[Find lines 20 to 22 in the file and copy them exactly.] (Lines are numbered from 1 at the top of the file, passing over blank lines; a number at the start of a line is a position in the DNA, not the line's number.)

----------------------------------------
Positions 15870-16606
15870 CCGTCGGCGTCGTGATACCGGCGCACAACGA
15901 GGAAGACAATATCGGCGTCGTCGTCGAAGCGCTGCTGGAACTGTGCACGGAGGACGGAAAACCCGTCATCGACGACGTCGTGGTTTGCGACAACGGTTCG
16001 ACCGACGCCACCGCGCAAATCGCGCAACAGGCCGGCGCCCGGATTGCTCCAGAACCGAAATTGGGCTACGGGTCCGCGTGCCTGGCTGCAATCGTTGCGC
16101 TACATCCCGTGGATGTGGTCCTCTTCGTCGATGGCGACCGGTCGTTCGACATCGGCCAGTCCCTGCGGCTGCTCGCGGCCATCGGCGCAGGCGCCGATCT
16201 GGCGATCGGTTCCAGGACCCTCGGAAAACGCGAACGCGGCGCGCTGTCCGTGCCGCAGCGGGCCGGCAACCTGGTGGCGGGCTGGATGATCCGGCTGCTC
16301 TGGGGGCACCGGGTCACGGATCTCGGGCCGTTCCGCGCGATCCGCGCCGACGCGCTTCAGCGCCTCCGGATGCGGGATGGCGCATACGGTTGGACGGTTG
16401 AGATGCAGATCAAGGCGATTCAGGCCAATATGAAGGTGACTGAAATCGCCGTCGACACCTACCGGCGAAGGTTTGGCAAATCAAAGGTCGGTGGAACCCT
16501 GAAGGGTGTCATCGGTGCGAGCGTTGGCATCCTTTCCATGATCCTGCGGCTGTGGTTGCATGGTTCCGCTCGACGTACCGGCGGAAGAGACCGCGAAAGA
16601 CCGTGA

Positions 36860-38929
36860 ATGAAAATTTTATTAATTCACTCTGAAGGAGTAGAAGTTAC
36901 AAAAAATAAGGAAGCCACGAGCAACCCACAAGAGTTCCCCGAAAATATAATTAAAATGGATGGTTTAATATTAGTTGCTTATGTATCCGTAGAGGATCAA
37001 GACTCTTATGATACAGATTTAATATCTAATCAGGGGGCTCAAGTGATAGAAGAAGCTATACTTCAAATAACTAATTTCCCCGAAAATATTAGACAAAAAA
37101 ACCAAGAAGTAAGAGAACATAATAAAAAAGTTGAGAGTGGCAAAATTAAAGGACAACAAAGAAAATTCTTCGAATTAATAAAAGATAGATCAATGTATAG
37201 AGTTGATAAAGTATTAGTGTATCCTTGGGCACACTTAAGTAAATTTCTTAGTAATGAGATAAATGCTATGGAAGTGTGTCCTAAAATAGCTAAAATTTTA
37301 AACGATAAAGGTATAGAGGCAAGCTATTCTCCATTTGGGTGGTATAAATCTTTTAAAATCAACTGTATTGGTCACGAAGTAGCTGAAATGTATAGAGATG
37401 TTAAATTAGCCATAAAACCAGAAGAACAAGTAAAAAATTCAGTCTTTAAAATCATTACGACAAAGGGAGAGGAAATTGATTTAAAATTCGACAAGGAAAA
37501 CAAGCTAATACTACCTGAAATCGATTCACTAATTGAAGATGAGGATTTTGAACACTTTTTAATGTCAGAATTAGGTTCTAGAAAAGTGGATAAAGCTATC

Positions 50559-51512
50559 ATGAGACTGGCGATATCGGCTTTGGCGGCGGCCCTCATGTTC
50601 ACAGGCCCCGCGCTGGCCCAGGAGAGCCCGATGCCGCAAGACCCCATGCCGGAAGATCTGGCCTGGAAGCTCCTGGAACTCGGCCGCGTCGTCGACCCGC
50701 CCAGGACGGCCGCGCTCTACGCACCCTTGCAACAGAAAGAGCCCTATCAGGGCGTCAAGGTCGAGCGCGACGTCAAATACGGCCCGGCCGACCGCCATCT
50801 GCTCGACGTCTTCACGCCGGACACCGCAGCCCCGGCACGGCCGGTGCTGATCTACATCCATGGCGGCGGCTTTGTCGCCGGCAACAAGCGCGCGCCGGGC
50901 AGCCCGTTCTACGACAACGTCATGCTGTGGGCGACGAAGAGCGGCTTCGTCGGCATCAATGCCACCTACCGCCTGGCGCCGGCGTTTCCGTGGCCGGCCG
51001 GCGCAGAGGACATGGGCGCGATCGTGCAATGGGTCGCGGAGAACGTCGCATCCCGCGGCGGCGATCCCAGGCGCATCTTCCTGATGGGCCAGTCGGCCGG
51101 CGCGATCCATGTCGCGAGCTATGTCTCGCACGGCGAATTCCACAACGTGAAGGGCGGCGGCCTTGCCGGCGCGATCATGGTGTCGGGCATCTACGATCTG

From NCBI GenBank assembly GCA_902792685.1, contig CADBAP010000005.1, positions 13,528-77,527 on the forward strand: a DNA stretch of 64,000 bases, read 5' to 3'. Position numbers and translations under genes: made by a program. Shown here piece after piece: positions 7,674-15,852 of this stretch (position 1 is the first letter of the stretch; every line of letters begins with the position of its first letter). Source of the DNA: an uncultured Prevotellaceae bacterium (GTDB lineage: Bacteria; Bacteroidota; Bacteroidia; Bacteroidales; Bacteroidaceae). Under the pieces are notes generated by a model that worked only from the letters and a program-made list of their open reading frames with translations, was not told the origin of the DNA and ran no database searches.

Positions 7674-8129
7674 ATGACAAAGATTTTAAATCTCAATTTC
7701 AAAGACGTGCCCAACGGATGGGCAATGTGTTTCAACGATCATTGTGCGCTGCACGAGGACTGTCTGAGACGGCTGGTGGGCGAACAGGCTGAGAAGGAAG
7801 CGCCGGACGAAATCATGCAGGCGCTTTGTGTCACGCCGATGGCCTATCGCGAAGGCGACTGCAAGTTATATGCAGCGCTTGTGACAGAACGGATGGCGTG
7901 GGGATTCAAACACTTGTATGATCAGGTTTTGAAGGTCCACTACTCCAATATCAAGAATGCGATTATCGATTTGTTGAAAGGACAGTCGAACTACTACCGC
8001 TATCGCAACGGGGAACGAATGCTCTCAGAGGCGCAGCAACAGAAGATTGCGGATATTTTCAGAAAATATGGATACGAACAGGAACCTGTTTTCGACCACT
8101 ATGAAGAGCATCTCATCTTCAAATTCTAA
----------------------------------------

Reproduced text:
Positions 50559-51512
50559 ATGAGACTGGCGATATCGGCTTTGGCGGCGGCCCTCATGTTC
50601 ACAGGCCCCGCGCTGGCCCAGGAGAGCCCGATGCCGCAAGACCCCATGCCGGAAGATCTGGCCTGGAAGCTCCTGGAACTCGGCCGCGTCGTCGACCCGC